Nearly half of North Americans use ‘vibes’ to describe how a new space feels to them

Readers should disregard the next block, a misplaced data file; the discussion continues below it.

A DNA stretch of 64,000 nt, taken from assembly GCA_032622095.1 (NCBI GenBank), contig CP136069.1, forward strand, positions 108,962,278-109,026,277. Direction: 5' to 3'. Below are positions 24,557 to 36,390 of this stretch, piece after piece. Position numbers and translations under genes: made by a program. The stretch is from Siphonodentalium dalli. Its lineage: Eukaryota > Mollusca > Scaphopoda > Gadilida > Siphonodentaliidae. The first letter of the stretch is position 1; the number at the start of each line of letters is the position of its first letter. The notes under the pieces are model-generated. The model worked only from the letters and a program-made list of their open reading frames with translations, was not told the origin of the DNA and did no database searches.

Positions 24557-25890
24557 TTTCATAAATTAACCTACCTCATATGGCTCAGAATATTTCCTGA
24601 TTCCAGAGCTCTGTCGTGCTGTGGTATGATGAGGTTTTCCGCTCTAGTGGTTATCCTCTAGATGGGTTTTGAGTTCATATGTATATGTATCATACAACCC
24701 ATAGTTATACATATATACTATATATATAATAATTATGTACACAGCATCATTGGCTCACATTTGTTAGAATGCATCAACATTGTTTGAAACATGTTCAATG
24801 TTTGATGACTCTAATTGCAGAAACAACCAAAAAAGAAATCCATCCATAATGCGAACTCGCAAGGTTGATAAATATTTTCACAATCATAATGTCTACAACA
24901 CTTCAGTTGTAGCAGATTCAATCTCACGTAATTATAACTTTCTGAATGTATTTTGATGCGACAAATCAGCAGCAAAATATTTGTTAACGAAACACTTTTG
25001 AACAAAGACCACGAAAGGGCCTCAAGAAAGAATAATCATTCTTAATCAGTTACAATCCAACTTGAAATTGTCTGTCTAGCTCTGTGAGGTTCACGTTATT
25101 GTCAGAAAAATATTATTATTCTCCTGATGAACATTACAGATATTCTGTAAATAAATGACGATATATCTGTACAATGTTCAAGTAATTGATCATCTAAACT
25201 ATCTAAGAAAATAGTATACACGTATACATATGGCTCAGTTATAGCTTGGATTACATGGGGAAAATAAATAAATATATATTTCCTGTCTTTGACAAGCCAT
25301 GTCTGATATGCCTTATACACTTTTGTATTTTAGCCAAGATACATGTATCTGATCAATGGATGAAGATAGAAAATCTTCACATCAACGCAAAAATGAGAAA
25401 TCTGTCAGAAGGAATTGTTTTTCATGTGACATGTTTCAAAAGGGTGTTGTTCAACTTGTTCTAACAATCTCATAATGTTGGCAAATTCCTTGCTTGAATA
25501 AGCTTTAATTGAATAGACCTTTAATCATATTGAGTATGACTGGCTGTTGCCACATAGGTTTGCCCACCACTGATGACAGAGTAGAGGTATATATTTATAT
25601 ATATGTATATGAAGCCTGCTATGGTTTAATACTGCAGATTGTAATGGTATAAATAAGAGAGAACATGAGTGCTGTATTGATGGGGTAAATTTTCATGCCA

Tired of hearing the word “vibes” everywhere? Don’t lay the blame solely on Generation Z – Millennials are just as guilty of using it, too. That’s just one takeaway from a survey of 3,000 North Americans split evenly by generation, which sought to determine what might impact different demographics’ interactions with office spaces and other local businesses such as restaurants, cafés, hotels and more. While 18-to-26 year olds were most likely to use the word “vibes” to describe how a place feels (48%), 27 to 42-year olds weren’t far behind (47%) – and even surpassed their Gen Z counterparts in the United States (47% vs. 42%). Combined among both countries, that’s almost twice the rate as baby boomers ages 59 to 77 (22%). Even if they don’t use the word itself, “vibes” can have an immediate impact on the success of a commercial space, as more than one in three respondents (45%) said it takes them less than ten minutes to determine how a new place feels to them. Conducted by OnePoll on behalf of Ambius, the survey also found that regardless of age, 83% felt more likely to go back to a business after picking up a good vibe there. Similarly, 82% felt less likely to go back to a business after picking up a bad vibe there. After having a bad experience, more than one-third (35%) even said they’d actively dissuade others from going there as well — including more millennials (40%) than any other generation, and more U.S. respondents (36%) than Canadian ones (30%). Meanwhile, 42% of all Gen Zers (ages 18 to 26) would simply never go back there again. When asked what would make them return despite the failed “vibe check,” respondents were equally likely to point out improved atmosphere (54%) and better service (54%) – suggesting that ambiance can be just as powerful as good customer interactions, in some cases. “Having a well-decorated space doesn’t necessarily mean that you need to be up to date on all the latest design trends,” said President of Ambius, Lorri MacHarg. “What it does is signal to visitors that you actively care about not just the space itself, but the experience of those inhabiting it, which gives them greater incentive to connect with your business.” Indeed, although 19% of respondents reported trendy design as an indicator of “good vibes,” even more opted for cleanliness (53%), windows (32%) and “good smells” (31%). Speaking of which, “unpleasant smells” was the greatest indicator of bad vibes among those polled (53%), along with dirty environments (41%) and dead or unkempt plants (32%). And although design trends can ebb and flow, survey-takers said that nature-inspired designs, like decorative plants (33%) and wood elements (32%), gave off the best vibes overall. “Ideally, plants should be more than just a design choice, because they do more than just bring a pop of color and life to a room,” said Lorri MacHarg. "Plants, especially green walls, have some ability to remove pollutants and reduce carbon dioxide in the air, which can positively impact fatigue, concentration and productivity. Additional benefits of plants can include increasing psychological comfort and well-being. They've also been revered for their impact on mental health, too, as it's been found that being among plants can reduce stress." TOP TEN ESSENTIALS FOR GOOD VIBES Cleanliness - (53%) Windows - (32%) Good smells - (31%) Quiet atmosphere - (25%) Music playing - (24%) Trendy design - (19%) High ceilings - (18%) Plants or green space - (16%) Comfortable temperature - (16%) Abundant seating - (16%) TOP FIVE INDICATORS OF BAD VIBES Unpleasant smells - (53%) Dirty environment - (41%) Too cold or too hot - (37%) No windows - (33%) Dead or unkempt plants and greenery - (32%) Survey methodology: This random double-opt-in survey of 2,000 general population U.S. residents and 1040 Canadians, split evenly by generation, was commissioned by Ambius between March 24 and April 24, 2023. It was conducted by market research company OnePoll, whose team members are members of the Market Research Society and have corporate membership to the American Association for Public Opinion Research (AAPOR) and the European Society for Opinion and Marketing Research (ESOMAR).